Bowlbys Theory of Attachment

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Attachment is a two way emotional bond between an infant and its primary carer. It is characterised by:

Proximity seeking - the need/want to be close to eachother 

Separation anxiety - feeling worried when not together

Stranger anxiety - feeling worried/scared around new people

Secure base behaviour - having the confidence to interact with others provided the primary carer is present and available to check in with. 

Bowlbys Theory of Attachment

Evolutionary basis: WHY Idea that we may form attachments because there is an evolutionary advantage in forming secure attachment relationships and its thought to be passed on genetically over the years. Those that maintain close proximity to their carers and regularly return to them for comfort are less vunerable to predators and so have a stronger chance of survival . Predators millions of years ago did mean actual animals however nowadays other dangers have arisen like cars and strangers. HOW Potential to form an attachment is evolutionary/genetic but the person and quality of the attachment is down to experience. Babies are born with social releasers which are a set of instinctive behaviours such as smiling, sucking and crying that may have been evolved to maximise the chances of being well looked after. They evoke instinctive parenting responses from adults. This two way process is what builds the attachment relationship. Failure of the carer to provide appropriate responses to the child can result in psychological damage. (start of insecure att) Hence, the most important influence on a childs development is the effort and skill of the primary carer.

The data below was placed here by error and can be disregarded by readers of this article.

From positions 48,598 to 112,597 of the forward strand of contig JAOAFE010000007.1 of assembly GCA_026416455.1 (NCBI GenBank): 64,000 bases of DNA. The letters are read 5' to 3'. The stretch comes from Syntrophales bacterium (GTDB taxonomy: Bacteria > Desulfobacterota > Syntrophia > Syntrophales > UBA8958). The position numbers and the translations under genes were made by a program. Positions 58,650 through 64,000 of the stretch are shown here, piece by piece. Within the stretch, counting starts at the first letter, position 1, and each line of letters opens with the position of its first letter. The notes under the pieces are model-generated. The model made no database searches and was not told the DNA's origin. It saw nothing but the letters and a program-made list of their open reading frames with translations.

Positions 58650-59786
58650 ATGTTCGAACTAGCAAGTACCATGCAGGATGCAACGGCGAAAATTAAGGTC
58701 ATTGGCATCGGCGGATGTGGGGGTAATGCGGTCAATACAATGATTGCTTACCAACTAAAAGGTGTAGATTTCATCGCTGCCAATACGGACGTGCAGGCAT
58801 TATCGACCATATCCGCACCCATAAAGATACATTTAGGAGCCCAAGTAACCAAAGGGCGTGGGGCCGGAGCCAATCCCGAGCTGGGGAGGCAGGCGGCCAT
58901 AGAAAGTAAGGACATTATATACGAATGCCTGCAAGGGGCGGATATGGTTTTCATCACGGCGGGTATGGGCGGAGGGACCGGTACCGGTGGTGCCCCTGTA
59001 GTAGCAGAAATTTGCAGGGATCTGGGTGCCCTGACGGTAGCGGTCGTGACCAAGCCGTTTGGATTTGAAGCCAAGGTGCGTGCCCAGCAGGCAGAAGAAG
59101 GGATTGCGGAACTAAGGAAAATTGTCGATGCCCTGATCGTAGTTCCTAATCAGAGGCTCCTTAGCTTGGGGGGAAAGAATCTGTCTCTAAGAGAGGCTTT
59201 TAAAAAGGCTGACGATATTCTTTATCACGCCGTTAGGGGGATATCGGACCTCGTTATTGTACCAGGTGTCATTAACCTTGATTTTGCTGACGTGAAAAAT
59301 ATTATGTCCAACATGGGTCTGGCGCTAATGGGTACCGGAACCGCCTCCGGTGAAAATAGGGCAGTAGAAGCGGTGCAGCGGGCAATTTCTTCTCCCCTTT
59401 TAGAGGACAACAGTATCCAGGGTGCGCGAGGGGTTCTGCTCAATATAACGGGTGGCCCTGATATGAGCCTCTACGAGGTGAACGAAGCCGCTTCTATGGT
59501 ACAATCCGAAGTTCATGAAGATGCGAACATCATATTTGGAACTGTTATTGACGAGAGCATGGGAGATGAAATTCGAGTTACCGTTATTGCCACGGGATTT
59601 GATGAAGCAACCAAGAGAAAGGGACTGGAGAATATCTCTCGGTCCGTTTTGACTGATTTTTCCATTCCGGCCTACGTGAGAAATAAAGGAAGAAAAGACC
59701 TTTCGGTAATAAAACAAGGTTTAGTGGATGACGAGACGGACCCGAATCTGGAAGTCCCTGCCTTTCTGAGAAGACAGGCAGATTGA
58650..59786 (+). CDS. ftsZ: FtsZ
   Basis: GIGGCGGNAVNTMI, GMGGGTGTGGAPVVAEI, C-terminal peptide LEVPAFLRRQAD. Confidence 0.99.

Psychodynamic ideas: LT EFFECTS Internal working models are the idea that a developing child forms a mental representation (ie mental schema of what relationships should be like) of their first attachment relationship and that this model has marked effects on later relationships and their own success at parenting. Patterns of behaviour may be passed on through families. Behaviours such as reliability or neglect may be reproduced. Maternal deprivation hypothesis is the idea that a child requires the continuous presence of a primary caregiver throughout a sensitive period (up to 18-24months) otherwise there could be two serious consequences if the attachment is disrupted.. 1) Affectionless psychopathy- the inability to experience guilt, empathy or deep feelings for other people, it is associated with criminality. 2) Developmental retardation - slowed cognitive development. However, this hypothesis is controversial as people believe children are more resilient to early experiences than he gave them credit for eg. temporary separation.

AO2 of the Evolutionary Basis:

Brazleton et al (1975) found that mothers and babies imitated eachothers movements and interactions. He also asked mothers to ignore social releasers shown by their babies and he observed that the babies became distressed, some even becoming motionless and showing signs of depression. This suggests that social releasers are important in building emotional ties.

Bailey et al (2007) found that mothers who reported insecure attachments to their own parents were much more likely to have children whose behaviour implied insecure attachments. This could suggest that a pattern


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